- Arrange any extra meetings that might be helpful. Do you need to schedule something with Financial Aid? Does your student want to meet with a faculty member in his department? Does your student need to meet with a Disabilities Officer or other special personnel. Try to arrange these meetings ahead of time.
- Help your student make a list of those criteria that are especially important in making a decision about a school. What matters most to him? No school is going to be 100% perfect, but there may be some factors that won’t matter and others that are vitally important to your student. Help him think about what those make-or-break factors might be. Help him think about what is realistic.
- Anticipate that the day itself may be highly structured and possibly crowded. There may be many students attending. The experience of this day may not be typical of the experience of attending the school once the crowds leave.
During the visit:
- Attend as many of the scheduled sessions as possible. Schools know that students attend these days to gather final information. They do their best to provide as much information as possible. Take advantage of the opportunity to hear how the college distinguishes itself from other schools.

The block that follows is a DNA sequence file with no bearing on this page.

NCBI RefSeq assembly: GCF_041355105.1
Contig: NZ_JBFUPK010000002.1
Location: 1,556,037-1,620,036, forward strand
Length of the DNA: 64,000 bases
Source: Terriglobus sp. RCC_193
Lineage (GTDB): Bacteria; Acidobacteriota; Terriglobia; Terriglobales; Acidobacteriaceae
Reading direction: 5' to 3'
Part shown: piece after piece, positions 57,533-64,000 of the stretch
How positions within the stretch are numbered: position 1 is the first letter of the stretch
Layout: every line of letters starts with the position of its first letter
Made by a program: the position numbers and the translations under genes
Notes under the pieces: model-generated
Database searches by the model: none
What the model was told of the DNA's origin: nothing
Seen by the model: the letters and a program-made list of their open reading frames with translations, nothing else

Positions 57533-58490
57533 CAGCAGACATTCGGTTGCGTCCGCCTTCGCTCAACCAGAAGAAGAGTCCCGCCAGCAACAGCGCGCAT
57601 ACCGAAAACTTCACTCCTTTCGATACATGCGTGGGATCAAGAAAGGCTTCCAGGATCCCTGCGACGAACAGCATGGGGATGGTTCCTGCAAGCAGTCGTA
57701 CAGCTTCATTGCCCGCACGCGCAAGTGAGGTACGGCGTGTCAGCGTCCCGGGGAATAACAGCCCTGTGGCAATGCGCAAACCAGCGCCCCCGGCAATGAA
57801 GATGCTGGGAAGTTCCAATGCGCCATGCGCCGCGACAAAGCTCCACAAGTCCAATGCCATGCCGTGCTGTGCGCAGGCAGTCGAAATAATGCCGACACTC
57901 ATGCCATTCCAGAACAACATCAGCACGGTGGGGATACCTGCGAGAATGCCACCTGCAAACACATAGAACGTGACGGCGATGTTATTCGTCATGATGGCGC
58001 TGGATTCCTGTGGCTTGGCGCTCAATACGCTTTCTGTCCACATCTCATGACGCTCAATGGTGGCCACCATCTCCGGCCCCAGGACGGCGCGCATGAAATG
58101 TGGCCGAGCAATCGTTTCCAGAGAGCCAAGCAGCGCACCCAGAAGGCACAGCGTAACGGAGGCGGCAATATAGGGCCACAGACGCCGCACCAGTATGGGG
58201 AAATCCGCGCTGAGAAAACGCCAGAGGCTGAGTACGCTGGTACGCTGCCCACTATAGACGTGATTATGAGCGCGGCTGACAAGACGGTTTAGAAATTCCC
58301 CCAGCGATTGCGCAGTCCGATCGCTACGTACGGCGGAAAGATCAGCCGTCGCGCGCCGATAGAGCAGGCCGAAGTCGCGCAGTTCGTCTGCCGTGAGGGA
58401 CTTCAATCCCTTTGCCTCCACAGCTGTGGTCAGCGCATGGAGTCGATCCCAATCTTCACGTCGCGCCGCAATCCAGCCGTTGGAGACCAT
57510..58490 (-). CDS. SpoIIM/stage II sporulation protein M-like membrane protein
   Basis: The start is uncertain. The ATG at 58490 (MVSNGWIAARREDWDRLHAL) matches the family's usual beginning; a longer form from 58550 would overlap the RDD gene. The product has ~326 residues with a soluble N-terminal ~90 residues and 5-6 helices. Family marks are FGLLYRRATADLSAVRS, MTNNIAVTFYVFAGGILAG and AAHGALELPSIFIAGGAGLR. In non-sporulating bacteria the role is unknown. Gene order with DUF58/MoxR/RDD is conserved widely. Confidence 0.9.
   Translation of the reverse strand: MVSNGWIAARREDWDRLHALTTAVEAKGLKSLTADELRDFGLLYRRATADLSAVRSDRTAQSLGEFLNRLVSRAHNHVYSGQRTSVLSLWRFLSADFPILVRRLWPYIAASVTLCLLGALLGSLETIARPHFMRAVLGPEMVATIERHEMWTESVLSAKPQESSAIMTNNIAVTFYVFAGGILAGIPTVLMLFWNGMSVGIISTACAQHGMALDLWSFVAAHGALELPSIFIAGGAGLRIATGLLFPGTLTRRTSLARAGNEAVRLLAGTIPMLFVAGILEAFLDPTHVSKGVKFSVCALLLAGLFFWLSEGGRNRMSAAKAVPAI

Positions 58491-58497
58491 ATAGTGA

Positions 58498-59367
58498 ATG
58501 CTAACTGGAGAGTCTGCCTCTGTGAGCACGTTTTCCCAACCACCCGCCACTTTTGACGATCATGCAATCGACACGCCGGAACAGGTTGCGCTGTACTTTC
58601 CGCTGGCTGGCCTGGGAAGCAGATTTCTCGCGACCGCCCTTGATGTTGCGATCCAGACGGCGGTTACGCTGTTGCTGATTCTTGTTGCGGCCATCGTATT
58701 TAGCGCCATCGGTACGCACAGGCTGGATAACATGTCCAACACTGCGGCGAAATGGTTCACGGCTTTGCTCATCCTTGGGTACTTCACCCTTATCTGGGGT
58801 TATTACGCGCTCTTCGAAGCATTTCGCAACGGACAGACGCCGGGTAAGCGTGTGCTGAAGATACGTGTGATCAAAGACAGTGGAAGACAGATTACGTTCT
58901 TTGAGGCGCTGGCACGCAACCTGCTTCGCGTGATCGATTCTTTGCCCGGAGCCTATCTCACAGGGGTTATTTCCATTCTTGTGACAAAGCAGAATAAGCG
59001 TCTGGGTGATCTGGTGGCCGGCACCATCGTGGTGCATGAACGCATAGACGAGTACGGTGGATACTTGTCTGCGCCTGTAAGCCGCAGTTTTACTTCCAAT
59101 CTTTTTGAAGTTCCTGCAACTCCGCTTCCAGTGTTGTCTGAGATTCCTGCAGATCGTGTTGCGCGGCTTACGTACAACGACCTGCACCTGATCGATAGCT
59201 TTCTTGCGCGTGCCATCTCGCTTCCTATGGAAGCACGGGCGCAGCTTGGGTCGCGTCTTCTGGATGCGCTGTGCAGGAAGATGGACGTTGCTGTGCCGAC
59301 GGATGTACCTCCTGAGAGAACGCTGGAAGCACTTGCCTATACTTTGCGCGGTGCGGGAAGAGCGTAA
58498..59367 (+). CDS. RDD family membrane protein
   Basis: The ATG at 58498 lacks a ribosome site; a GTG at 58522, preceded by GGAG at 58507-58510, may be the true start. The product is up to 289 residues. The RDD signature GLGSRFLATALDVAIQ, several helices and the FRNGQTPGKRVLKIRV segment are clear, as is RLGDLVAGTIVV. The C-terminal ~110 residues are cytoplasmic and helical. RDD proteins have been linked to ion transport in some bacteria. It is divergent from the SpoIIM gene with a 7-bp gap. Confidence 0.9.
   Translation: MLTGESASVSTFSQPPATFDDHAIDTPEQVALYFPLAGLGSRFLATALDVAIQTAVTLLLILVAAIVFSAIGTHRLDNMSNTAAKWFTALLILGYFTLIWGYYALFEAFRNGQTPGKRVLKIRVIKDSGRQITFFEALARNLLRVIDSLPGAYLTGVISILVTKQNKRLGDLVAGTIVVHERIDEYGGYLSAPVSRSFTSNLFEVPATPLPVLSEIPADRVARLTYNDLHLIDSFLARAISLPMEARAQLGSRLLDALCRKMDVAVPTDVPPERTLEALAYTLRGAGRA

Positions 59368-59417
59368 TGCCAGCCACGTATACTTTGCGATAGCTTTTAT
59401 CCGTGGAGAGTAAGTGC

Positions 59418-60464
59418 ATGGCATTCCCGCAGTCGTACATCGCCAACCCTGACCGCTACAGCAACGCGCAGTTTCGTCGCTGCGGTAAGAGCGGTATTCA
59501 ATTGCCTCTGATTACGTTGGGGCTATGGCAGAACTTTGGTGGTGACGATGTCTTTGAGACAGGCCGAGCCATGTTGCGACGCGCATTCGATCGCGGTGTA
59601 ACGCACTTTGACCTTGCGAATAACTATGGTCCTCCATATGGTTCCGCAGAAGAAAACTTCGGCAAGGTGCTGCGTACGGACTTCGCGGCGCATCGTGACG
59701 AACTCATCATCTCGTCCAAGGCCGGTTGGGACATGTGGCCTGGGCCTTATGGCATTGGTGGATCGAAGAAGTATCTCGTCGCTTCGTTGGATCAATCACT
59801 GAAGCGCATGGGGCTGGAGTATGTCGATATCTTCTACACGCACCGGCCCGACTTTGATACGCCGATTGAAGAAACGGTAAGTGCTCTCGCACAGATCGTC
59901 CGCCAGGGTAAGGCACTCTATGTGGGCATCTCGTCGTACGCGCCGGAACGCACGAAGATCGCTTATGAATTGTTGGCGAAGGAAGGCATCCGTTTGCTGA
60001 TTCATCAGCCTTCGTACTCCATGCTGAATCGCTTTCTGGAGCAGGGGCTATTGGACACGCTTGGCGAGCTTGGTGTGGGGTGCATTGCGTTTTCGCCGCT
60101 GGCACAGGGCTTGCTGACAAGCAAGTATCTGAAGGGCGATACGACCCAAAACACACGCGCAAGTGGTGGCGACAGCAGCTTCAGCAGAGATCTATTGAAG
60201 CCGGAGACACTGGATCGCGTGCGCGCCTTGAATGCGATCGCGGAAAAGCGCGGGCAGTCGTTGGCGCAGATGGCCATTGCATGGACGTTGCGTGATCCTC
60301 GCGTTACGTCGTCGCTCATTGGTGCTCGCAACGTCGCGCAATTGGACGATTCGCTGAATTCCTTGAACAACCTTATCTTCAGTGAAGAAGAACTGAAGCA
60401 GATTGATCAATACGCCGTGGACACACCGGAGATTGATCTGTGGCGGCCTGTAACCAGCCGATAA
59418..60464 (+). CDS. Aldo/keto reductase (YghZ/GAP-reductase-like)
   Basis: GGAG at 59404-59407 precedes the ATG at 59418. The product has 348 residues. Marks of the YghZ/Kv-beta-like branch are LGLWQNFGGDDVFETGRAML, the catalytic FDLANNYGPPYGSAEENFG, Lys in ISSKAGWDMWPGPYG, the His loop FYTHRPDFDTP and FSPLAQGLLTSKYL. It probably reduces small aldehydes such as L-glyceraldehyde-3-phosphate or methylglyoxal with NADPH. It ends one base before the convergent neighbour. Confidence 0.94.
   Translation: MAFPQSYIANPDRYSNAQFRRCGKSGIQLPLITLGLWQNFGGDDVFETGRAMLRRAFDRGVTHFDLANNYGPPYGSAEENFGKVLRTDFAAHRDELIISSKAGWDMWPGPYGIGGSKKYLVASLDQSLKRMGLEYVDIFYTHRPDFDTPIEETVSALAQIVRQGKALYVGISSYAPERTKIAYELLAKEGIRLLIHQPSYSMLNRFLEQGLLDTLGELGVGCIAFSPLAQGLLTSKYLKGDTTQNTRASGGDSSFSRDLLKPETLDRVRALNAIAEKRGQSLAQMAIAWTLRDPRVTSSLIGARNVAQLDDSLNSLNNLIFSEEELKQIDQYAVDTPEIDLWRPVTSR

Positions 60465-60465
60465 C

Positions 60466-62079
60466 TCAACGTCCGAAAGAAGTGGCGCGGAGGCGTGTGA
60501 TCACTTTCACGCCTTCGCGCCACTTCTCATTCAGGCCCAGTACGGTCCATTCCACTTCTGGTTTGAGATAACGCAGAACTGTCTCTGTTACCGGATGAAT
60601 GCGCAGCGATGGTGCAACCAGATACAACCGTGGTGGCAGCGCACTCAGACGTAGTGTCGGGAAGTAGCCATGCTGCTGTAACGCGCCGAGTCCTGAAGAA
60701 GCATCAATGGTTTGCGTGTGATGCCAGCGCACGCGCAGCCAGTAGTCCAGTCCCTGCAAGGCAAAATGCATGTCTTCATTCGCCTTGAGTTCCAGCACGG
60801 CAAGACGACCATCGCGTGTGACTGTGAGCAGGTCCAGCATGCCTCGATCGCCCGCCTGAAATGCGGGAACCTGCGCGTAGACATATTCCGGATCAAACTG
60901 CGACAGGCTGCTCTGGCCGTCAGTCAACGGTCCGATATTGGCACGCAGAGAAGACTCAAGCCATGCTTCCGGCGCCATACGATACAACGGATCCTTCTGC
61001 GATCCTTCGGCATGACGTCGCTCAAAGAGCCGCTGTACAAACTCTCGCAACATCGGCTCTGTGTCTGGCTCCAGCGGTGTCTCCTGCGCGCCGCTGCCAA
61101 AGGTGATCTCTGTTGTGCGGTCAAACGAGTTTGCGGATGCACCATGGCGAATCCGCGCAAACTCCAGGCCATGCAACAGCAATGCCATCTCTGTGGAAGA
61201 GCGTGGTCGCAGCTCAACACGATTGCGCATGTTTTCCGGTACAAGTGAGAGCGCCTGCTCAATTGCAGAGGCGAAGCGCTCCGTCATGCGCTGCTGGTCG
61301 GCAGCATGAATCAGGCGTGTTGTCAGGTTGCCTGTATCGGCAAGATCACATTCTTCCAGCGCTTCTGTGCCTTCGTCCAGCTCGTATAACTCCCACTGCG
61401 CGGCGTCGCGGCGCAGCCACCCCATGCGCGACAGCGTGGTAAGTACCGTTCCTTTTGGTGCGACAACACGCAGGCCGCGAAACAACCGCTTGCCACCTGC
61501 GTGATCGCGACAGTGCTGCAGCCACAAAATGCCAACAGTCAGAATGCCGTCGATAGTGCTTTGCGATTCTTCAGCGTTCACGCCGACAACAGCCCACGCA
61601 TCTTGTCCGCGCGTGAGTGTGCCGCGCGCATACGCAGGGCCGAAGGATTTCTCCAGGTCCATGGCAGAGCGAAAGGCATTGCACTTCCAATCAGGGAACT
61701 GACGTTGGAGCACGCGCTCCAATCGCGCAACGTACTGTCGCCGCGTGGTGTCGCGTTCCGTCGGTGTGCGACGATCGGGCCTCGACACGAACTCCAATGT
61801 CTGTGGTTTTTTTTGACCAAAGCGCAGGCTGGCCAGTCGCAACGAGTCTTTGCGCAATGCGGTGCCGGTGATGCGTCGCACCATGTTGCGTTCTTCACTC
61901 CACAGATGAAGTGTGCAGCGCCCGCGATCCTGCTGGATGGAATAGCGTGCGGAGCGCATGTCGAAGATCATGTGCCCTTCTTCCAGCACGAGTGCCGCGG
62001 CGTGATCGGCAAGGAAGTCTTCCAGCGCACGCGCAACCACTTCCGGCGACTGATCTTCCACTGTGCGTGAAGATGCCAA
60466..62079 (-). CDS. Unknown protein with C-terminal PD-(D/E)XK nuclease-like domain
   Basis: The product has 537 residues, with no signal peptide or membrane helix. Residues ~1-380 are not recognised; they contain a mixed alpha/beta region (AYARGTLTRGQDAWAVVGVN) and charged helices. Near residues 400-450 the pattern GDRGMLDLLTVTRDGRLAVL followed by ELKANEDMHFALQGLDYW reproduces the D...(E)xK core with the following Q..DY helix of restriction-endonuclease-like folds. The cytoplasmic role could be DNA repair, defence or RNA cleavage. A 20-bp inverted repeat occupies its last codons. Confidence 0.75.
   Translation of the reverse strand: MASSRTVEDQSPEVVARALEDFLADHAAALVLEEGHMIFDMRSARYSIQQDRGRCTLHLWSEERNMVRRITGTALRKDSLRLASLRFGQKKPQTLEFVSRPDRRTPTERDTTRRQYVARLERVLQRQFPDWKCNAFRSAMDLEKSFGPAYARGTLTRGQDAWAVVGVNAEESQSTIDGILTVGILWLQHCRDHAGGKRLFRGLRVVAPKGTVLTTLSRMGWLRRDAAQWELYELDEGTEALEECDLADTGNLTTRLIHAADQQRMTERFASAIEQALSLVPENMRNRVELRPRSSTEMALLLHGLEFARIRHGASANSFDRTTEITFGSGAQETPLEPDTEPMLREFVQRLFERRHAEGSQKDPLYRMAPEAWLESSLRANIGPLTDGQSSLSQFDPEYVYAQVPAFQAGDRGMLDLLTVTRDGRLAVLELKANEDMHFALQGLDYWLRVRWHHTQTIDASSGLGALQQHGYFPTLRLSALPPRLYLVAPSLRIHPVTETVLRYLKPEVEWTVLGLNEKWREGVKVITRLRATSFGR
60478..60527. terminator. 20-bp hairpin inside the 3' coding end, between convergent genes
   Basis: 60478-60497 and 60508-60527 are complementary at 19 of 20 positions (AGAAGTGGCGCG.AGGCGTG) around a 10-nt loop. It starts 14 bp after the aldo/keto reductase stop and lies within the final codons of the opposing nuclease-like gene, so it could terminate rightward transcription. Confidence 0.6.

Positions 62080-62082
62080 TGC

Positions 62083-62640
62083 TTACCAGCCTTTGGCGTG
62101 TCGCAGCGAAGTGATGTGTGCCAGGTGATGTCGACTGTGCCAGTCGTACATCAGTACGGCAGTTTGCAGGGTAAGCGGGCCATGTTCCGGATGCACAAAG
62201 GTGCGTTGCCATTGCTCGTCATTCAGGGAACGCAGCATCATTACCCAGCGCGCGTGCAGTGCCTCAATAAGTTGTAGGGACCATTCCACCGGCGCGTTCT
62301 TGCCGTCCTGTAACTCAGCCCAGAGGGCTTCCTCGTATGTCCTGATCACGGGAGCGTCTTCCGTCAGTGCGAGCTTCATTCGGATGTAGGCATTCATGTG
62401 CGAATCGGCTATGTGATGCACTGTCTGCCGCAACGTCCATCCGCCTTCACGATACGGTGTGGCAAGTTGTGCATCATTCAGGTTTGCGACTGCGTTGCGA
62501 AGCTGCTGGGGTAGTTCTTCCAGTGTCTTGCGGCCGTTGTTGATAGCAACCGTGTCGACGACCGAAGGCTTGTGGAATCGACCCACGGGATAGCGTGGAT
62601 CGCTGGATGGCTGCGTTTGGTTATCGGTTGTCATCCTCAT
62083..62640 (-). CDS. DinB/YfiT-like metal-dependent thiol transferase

- Your student will benefit from spending some time on her own just wandering around campus, spending a few minutes in the library or Campus Center, walking through classroom buildings. She should try to imagine what it will be like to be here. She should look at the current students and try to imagine whether they could be her friends. In short, can she picture herself at this school? Does it feel like the right fit? What is her “gut” telling her?
- Spend some time before or after the formal schedule wandering in the neighborhoods around the school. Your student may be living here for four or more years. If he plans to live off campus at any point, this will be his neighborhood. How does it feel? How accessible is shopping or other conveniences? Will your student have a car? Will he feel that he needs a car? Again, try to get a feel for the place.